I’ve been backwards and forwards to Helsinki enough times this year to make becoming a Finnair member worth my while. Whilst I’m here the topic of work conversations is largely focused on food sustainability and improving access to healthy food for low income families.

This is currently a massive area of challenge, especially in the UK with food bank reliance significantly increasing in 2019. The problem is multi-level, and the best ideas and creativity is going to be needed to navigate our way through the next few decades in a way that means everyone eats, and eats well.

Bring food sustainability into the same discussion as food aid and you have somewhat of a dichotomy. Food aid relies, to a large degree, on food waste. The rest of food aid tends to be stock-piled poor quality, cheap food products that are shelf stable – meaning full of preservatives, chemicals, salt and sugar. You don’t need a nutrition qualification to know that’s not good!

So our food aid system relies on food waste and cheap food products that tend to be very low in nutrition. Both are completely inefficient. Obviously wasting more than 30% of food isn’t good for anyone, or the planet, hence the scale of strategic measures to reduce this, and the lower the nutritional value of food the more of it you have to eat!

My economics, and nutrition, brain goes crazy trying to equate these two scenarios. Whilst subtle, the contradiction really highlights how our policies are not aligned with common sense, health and wellbeing for people, or for the planet.

Relating this back to you and I, on a personal level for our health and wellbeing – is our food consumption sustainable and efficient? In other words, are we eating quantity over quality or do we appreciate that less truly is more, and can go much further in supporting our continued wellbeing when we make nutrient rich choices?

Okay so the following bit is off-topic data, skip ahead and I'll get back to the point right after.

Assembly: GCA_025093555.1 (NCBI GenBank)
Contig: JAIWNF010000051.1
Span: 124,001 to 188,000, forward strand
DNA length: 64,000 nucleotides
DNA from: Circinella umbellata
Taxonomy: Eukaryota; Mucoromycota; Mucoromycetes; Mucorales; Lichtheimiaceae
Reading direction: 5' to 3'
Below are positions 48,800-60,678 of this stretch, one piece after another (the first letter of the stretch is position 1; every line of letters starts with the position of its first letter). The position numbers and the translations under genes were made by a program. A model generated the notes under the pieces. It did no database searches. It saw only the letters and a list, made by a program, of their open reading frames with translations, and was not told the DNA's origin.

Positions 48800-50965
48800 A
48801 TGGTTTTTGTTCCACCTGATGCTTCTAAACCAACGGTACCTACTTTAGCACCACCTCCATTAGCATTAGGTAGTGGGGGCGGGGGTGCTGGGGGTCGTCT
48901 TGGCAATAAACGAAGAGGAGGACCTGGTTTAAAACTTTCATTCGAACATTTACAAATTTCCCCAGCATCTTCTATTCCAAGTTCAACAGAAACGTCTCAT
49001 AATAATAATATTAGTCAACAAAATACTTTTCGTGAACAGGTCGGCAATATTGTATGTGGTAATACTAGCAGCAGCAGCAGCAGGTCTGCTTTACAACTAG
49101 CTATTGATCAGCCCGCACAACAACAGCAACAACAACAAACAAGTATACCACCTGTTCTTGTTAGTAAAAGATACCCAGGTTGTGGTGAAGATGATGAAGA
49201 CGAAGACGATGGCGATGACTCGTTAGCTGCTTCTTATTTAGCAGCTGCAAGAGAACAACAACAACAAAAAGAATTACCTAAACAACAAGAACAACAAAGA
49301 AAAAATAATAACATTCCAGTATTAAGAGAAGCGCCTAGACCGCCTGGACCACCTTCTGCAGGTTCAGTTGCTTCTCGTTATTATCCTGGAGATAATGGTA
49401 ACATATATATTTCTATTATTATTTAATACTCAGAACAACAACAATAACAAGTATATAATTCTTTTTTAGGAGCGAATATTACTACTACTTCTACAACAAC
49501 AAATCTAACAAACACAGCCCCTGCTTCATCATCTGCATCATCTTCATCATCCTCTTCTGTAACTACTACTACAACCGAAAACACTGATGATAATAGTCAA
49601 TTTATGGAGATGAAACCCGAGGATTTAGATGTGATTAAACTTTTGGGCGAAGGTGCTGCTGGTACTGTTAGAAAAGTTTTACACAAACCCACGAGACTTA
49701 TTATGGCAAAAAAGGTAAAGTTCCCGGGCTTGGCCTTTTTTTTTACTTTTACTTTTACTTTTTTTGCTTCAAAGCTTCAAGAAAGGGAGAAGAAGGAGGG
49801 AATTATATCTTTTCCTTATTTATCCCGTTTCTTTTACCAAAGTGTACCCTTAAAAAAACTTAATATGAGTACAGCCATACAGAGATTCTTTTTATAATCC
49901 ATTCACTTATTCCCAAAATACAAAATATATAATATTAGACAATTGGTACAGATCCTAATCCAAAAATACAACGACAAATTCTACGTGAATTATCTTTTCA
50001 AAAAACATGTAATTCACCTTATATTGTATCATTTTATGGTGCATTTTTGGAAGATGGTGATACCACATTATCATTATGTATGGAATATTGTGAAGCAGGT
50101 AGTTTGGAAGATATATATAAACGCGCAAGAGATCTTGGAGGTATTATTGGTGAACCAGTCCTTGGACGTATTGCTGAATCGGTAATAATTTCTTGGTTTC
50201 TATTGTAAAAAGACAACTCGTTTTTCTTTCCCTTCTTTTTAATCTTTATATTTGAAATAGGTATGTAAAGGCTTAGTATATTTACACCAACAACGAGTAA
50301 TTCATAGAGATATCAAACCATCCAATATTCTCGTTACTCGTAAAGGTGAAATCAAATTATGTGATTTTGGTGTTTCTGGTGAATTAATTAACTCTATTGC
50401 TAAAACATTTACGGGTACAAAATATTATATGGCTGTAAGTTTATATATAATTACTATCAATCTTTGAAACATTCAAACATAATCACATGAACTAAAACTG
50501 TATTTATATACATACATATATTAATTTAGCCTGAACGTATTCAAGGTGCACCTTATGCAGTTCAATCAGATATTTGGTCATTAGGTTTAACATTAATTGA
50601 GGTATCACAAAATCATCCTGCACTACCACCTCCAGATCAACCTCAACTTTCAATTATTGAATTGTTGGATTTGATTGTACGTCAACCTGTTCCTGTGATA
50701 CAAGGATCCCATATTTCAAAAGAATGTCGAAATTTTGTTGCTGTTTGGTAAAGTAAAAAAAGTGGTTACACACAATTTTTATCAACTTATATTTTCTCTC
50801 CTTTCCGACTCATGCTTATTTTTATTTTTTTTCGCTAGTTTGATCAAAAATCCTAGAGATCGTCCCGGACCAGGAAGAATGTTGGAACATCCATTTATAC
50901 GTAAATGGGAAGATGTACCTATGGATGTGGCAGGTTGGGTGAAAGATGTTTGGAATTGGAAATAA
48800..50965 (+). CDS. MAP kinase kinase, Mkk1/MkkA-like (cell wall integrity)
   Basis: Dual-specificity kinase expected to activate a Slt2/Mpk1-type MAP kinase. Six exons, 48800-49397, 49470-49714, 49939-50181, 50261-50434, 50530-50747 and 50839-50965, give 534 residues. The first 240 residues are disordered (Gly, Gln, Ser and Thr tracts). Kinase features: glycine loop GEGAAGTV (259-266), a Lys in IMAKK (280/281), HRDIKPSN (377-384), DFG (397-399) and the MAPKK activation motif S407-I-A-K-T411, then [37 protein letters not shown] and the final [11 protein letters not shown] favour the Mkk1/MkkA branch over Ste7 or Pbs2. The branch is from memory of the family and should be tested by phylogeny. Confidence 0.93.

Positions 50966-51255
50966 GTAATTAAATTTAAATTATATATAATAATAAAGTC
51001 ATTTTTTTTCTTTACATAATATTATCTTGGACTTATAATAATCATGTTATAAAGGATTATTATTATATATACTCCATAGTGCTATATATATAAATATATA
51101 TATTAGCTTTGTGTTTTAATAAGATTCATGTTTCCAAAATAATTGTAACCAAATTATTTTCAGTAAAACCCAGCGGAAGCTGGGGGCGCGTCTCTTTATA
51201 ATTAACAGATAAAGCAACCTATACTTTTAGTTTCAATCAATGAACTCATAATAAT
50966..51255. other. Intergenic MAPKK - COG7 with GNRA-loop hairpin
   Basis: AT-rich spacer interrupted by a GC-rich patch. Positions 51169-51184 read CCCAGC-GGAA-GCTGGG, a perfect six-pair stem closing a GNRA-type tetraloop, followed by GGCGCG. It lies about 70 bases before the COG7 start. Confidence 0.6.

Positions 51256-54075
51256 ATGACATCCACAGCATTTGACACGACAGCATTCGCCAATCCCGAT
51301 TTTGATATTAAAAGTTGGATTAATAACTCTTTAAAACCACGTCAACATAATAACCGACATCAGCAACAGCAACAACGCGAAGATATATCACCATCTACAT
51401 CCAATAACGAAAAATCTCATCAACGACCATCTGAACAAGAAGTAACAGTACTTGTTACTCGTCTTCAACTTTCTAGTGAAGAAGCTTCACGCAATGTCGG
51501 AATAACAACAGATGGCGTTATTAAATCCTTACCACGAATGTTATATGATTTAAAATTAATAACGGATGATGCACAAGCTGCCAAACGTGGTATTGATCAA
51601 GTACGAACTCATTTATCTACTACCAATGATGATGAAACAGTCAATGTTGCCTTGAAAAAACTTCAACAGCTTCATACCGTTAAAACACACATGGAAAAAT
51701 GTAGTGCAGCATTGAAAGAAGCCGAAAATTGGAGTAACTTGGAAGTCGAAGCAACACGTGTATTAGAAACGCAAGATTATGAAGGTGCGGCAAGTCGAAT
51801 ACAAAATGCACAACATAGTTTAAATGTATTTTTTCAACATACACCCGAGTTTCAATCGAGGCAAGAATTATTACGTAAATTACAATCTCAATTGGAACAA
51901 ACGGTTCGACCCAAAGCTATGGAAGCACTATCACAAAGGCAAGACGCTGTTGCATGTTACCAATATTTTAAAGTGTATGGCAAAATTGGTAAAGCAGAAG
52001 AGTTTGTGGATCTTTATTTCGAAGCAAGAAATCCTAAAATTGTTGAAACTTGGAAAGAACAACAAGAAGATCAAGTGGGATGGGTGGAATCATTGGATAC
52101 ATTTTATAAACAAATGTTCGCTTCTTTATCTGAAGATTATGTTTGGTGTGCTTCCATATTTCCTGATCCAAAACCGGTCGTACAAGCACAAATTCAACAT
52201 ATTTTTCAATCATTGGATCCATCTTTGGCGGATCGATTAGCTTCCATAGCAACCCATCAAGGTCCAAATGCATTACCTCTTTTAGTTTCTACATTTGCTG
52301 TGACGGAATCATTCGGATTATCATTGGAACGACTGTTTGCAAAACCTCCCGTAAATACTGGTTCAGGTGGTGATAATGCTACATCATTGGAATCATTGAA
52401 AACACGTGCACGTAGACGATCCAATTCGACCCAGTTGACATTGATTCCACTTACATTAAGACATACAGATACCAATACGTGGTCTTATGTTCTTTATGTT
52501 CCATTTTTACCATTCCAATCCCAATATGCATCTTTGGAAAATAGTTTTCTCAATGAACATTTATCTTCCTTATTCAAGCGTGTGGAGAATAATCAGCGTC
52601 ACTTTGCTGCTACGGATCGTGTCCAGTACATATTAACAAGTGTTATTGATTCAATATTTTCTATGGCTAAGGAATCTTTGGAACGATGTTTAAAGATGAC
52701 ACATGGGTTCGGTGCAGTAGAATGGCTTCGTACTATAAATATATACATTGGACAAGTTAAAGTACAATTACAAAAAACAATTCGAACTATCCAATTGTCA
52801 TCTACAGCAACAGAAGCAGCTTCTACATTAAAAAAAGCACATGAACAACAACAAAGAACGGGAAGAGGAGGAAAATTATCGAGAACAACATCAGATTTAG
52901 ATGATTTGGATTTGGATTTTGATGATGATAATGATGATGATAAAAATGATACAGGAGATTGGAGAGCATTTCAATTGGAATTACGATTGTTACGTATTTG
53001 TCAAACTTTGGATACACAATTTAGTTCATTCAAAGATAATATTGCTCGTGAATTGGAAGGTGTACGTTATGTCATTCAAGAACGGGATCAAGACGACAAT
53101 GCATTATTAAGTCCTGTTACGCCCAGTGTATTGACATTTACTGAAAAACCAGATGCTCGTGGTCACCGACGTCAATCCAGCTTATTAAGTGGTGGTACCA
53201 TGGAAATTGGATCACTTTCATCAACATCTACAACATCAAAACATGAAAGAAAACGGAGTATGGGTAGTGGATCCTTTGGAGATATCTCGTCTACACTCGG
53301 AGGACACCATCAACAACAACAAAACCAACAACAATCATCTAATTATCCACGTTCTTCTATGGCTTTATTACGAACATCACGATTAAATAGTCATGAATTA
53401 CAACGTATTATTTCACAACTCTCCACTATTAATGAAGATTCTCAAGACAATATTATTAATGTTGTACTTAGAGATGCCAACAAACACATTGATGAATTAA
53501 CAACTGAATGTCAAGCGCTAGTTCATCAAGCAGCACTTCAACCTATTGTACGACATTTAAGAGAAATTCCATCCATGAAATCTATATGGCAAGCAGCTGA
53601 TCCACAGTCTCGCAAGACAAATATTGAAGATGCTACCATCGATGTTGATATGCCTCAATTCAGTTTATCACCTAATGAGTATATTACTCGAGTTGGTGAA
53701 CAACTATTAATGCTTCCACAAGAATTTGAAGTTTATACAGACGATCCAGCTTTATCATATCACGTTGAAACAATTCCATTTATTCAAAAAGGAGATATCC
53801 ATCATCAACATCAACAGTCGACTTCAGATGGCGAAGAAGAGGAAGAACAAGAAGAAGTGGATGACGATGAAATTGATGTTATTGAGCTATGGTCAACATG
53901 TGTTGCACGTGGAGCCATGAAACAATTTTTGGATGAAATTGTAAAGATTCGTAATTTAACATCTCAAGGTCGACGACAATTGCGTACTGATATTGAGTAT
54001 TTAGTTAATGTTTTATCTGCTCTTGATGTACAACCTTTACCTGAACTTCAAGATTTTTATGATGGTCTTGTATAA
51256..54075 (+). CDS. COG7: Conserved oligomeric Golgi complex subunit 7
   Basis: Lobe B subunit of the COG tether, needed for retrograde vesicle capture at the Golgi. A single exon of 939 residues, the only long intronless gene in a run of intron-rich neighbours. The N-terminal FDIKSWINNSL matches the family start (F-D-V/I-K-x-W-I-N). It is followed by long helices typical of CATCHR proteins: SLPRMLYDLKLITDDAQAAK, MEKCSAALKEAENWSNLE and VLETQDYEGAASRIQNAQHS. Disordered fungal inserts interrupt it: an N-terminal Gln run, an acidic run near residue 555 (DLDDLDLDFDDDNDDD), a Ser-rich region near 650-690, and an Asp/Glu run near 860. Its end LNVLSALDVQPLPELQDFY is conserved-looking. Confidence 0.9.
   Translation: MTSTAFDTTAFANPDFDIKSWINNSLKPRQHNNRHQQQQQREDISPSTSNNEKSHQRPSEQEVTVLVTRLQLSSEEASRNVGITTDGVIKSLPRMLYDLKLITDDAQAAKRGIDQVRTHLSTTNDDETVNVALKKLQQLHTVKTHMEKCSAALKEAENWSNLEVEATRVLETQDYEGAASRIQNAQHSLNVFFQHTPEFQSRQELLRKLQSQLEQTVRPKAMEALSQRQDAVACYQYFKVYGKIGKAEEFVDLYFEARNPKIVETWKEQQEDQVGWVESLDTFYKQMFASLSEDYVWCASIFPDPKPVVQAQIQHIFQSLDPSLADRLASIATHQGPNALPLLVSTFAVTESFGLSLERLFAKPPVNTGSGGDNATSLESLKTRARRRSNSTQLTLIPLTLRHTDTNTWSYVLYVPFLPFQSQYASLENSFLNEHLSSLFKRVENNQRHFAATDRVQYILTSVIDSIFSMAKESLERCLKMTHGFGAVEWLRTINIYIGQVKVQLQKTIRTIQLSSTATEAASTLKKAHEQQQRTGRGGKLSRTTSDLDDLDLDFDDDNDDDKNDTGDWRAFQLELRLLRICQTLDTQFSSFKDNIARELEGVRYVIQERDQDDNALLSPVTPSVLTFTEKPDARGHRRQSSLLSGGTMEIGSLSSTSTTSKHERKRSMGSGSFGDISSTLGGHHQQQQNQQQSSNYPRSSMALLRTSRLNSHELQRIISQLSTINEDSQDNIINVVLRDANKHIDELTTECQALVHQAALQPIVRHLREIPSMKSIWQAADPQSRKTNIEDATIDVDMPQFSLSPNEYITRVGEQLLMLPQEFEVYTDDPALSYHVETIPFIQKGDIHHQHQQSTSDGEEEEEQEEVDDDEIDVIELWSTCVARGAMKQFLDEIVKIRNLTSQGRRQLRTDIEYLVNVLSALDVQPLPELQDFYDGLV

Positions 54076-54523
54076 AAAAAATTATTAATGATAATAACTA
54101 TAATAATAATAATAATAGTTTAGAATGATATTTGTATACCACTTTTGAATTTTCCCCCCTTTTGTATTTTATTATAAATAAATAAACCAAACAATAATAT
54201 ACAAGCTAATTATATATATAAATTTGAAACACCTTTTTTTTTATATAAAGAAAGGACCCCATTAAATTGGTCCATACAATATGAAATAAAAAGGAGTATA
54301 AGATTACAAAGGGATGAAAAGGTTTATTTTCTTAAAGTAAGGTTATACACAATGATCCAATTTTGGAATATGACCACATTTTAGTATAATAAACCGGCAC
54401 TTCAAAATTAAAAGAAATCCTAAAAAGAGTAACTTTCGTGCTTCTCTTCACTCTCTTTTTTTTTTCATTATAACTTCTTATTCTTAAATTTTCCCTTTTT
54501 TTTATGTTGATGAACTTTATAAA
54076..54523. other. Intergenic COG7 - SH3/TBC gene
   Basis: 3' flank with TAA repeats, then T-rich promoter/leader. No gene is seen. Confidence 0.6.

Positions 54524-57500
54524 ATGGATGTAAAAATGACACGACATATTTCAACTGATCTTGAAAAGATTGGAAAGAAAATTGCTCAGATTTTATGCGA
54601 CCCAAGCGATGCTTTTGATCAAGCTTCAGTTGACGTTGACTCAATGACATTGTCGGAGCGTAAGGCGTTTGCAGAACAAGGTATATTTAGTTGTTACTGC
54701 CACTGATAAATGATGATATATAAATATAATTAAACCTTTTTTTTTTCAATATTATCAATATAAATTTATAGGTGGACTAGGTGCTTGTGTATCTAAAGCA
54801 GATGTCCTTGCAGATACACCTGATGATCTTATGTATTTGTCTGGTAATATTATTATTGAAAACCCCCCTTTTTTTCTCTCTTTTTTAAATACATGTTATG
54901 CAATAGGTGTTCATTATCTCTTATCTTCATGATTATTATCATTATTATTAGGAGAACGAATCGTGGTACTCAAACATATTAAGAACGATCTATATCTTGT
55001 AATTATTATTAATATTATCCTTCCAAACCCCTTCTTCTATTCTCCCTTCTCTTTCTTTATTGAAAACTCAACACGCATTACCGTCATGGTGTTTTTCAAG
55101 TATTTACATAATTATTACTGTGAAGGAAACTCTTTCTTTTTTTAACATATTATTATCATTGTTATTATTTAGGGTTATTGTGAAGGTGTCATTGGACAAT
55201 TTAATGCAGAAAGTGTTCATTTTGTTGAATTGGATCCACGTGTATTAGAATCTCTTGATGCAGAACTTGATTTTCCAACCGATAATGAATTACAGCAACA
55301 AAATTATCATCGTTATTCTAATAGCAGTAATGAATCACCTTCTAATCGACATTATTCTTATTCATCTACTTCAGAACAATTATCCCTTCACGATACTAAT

I had the pleasure of eating an amazing chocolate truffle cake last Sunday from Raw N More. This was as nutrient dense as it gets (apart from algae, lol), full of plants, nuts and seeds. It was delicious and so rich, enough was definitely enough. I really notice when I eat nutrient rich food I need far less of it to feel satisfied. If I eat dark chocolate compared to milk chocolate I’m aware of this too. A couple of pieces of dark chocolate is enough, but milk chocolate, I could go on and on…

I’ve gone around the houses a bit, but that ’empty’ feeling low-nutrient food leaves you with, that’s not sustainable or efficient, for you or society, and especially not as a solution for food aid. More just wants more, that empty feeling never gets filled and the hunger remains to varying degrees.

Forever drawing comparisons between the micro and macro levels, this little example of how we feel when eating low quality foods – full but not satisfied – is mirrored at the societal level. So food aid and food sustainability policies and initiatives need to appreciate these subtleties and align with, not necessarily the most obvious solution but, the most nutritious and economical in the long-run, for everyone.

Hopefully I’ll be back with exciting news of an action toward this end very soon!


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